Inside the Automotive Training Center

Dec. 22, 2020
The Automotive Training Center, which aims to help train at-risk youth to become entry-level technicians and have a fresh start, is now looking to start a program tailored to quick lube technicians. 

After going through a period of struggle early on in life, Larry Witherspoon decided to move from his hometown in Cleveland to Atlanta to start anew and focus on giving back. When he got there, he was astounded by the number of people he met who were struggling to get ahead. What really caught his attention was the number of young people among them.

“I didn’t live in that experience, but my aunts and uncles lived in the projects and I didn’t understand why the police were always around,” Witherspoon says.

Because of this, he knew what these kids were going through, and he saw it every day.

“I knew this is what I should be doing and I wanted to help these people,” he says.

Thus, the Automotive Training Center was born, helping to train at-risk youth to become entry-level technicians and have a fresh start. In the future, Witherspoon is now looking to start a program tailored to quick lube technicians. 

Here’s how he capitalized on opportunities in his life to give others a second chance in theirs.

Getting a Second Chance

Surprisingly, Witherspoon had never worked at a shop before founding the Automotive Training Center.

“I have a pretty unique path to what I do now,” Witherspoon says.

When he had the opportunity to move to Atlanta in 2012, he went from private-school kid to living in an urban center. In his new surroundings, he came across so many people who were at high risk for ending up like he almost did.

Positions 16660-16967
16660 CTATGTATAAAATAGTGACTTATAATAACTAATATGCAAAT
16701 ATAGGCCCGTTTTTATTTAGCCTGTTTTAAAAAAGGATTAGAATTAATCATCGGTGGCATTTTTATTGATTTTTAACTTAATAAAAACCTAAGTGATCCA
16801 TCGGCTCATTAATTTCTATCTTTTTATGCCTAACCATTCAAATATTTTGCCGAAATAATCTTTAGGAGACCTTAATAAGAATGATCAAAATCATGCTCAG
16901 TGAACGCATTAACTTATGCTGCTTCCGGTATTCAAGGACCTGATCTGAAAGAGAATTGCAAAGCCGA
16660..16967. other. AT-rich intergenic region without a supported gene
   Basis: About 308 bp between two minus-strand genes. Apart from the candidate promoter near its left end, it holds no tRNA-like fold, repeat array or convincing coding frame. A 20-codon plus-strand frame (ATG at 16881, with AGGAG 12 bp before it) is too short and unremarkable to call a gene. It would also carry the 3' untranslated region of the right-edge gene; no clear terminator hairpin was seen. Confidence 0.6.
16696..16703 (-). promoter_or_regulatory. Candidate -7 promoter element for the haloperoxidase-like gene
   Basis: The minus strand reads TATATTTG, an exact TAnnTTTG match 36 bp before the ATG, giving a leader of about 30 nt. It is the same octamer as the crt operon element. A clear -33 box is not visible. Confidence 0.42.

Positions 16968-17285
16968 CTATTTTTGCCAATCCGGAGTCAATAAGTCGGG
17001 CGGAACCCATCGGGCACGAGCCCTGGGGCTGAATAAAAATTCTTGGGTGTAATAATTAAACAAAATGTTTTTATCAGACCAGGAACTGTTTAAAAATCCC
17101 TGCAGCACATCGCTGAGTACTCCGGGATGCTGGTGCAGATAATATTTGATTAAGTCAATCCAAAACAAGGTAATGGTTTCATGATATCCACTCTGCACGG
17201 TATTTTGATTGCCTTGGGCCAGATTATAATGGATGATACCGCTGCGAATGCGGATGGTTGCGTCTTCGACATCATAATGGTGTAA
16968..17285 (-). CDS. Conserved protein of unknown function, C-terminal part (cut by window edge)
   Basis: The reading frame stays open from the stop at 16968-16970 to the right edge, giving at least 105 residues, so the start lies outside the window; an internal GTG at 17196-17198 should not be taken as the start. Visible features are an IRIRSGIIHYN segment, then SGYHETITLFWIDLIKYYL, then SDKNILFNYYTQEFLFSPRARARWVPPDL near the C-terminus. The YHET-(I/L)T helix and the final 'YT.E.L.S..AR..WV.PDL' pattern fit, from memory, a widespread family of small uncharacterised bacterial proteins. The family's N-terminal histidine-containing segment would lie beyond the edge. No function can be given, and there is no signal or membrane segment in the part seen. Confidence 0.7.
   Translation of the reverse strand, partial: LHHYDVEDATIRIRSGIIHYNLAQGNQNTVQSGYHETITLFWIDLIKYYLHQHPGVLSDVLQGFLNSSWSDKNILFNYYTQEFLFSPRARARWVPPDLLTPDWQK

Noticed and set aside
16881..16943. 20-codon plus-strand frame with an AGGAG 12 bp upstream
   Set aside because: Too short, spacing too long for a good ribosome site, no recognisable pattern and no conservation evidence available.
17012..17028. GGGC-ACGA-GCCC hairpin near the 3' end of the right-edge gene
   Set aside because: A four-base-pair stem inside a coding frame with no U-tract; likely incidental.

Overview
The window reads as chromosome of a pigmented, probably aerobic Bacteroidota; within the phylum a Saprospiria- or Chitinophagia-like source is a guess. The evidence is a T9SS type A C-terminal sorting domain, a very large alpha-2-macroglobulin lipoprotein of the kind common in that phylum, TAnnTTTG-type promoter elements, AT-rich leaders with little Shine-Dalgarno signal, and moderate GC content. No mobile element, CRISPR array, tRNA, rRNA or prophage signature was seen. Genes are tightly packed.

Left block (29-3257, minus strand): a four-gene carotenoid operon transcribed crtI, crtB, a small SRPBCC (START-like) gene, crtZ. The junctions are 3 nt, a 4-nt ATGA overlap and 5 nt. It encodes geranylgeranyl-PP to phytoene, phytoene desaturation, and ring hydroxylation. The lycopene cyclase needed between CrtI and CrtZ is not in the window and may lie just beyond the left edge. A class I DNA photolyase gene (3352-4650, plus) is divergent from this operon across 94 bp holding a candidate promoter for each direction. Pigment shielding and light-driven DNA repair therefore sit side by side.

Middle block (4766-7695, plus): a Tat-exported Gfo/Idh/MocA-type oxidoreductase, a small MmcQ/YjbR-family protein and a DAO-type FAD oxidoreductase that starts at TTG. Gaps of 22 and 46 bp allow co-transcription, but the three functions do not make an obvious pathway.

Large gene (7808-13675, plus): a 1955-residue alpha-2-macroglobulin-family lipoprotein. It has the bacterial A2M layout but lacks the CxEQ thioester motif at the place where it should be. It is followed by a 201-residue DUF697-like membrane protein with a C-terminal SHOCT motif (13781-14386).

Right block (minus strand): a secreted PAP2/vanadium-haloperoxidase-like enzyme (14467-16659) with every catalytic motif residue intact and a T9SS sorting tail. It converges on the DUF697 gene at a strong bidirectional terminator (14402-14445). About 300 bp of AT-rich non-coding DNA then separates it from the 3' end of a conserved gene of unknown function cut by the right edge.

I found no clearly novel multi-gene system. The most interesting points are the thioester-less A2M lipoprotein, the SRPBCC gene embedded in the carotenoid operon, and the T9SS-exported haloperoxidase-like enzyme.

Through his new spiritual journey in Atlanta, he was introduced to a church that would help him restore his faith and help him give back to those in need. For over 50 years, this church had performed car repair services for those in need. They even had their own facility to complete the work. And for three years, Witherspoon volunteered on the side at the car repair facility. This is when he came up with the idea.

Giving a Second Chance

In early 2014, Witherspoon hit the ground running and started the Automotive Training Center, working long nights using the church’s facility. Soon after, Witherspoon met Shawn McHargue, who was working as an entry-level technician at the time. McHargue grew up in a similar environment that Witherspoon did. Together, they decided to become co-founders of the training facility, putting their focus on training at-risk youth in the community. Now, they just needed a game plan.

Witherspoon started doing his research on how to make their vision a reality. Through his search, he found out about a youth automotive training center that was started by a dealership group in Florida. What started out as an empty building turned into a 30-plus year operation that had taught thousands of automotive students. Witherspoon hopped on the next flight down there to take a tour of it himself. It was then that he knew he could do this. 

Initially, Witherspoon wanted to start the center as a for-profit training facility. But once he applied for grants, he really had everything he needed to buy the necessary tools and a trailer. The church even donated a truck to the operation to help get them started. On top of this, both of their past experiences working for nonprofits helped guide them.